Adopting unique PPO approach secures £4.4 settlement for Claimant with agreed life expectation of 11 years

Stephen Killalea QC represented a severely brain damaged Claimant aged 57 years in a court approved settlement which adopted an unusual but beneficial approach in the terms of the Order approved in circumstances in which, for the past decade, the Claimant has resided in care homes with statutory funding and has yet to live in his own home and utilise his own care team. The terms of the Order are such that, to the Claimant’s benefit, he is guaranteed the whole of his private care costs in his own home for the rest of his life without any discount being made for the risk that the trial may fail.

Background

The Claimant was injured in a road traffic accident over 10 years ago. Judgment was entered 4½ years ago. Throughout this whole period and to date, the Claimant has been resident in various care homes, apart from a period in a neuro-rehabilitation unit, with his care being statutorily funded. Life expectation was agreed at a further 11.2 years.

The previous solicitors had failed to progress the case but in early 2013 new solicitors were instructed and matters progressed rapidly. The Defence case was that the Claimant was unable to express consistent preferences on where he wished to live and that there were substantial reasons why moving out of the care home might be contrary to his best interests. Unsurprisingly the Defendants also relied upon the joint statement of the neuropsychologists who agreed that a trial of living in a home on his own would be the appropriate next step.

The Order

Although a suitable property had been identified at the date of settlement, contracts had yet to be exchanged. Despite there being disputes on what night care would be required in his own home (in particular whether any waking care would be needed), the PPO provided for the sum of £255,000 (which covered waking care) in respect of future care to be payable from the moment the Claimant moved into his own home and for that sum to continue for life irrespective of whether the trial failed or whether, for any reason, the Claimant should return to institutional care. It was also agreed as a term of the Order, that the sum of £125,000 in respect of care would be payable until the Claimant moved into his own home, in order to “top-up” by private care; the “base” care costs currently being met at the care home by statutory funding (currently running at approximately £60,000 p.a.). A “passive” undertaking was given by the Claimant (through his Litigation Friend and Deputy) to use reasonable endeavours to maintain (but not to obtain) any statutory funding received which would then be offset, in the following year of the PPO, against the agreed PPO of £255,000. No offset of statutory funding applies during the first stage of the PPO (£125,000).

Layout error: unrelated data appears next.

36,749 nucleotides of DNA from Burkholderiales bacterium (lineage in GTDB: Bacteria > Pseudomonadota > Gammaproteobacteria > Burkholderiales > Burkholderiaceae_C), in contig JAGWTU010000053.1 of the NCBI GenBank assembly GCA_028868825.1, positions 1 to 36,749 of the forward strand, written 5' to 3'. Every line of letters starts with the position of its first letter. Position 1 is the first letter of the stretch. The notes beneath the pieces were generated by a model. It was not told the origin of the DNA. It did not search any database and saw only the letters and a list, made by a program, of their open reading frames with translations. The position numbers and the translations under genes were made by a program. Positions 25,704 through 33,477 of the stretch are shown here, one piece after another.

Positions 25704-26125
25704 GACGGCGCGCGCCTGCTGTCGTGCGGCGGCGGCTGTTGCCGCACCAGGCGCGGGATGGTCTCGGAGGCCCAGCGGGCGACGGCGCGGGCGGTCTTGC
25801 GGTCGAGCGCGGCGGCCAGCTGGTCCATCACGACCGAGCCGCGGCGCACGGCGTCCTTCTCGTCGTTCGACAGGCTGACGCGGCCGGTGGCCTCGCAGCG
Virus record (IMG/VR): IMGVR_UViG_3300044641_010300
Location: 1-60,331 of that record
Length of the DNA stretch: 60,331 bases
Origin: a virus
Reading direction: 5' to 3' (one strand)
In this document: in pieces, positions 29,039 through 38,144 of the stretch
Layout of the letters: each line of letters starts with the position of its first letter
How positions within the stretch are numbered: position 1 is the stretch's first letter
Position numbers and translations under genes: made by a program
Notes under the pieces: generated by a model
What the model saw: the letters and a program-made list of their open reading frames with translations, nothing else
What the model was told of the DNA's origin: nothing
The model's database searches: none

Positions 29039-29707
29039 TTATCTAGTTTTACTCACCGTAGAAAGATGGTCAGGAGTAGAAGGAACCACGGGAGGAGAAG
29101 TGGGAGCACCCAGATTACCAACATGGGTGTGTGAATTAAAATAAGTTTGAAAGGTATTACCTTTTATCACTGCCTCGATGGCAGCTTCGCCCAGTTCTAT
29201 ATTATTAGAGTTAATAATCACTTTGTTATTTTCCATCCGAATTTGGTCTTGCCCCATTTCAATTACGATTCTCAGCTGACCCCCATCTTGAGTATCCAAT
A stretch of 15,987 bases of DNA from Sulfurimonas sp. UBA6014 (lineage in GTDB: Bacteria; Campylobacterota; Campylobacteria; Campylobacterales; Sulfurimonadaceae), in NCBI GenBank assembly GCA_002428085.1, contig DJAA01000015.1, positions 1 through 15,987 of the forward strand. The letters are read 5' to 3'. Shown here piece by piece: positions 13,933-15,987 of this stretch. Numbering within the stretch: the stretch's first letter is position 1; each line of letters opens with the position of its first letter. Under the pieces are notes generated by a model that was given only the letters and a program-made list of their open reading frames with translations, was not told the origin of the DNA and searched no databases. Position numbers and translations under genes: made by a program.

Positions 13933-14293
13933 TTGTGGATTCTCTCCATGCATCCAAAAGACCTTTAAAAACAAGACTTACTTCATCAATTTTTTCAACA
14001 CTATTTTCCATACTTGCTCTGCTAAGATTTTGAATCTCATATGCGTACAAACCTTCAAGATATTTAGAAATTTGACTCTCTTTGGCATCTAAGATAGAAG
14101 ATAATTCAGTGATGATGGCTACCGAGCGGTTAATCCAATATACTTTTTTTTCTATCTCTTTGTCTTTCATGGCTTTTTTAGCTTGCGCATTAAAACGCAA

The global settlement was a PPO of £265,000 p.a. (to include a further £10,000 p.a. in respect of part of the Deputy’s costs) and a capital sum of £2 million (gross of CRU and interims already received). On a capitalised basis the settlement was equivalent to over £4.4 million.


Stephen Killalea QC represented the claimant.

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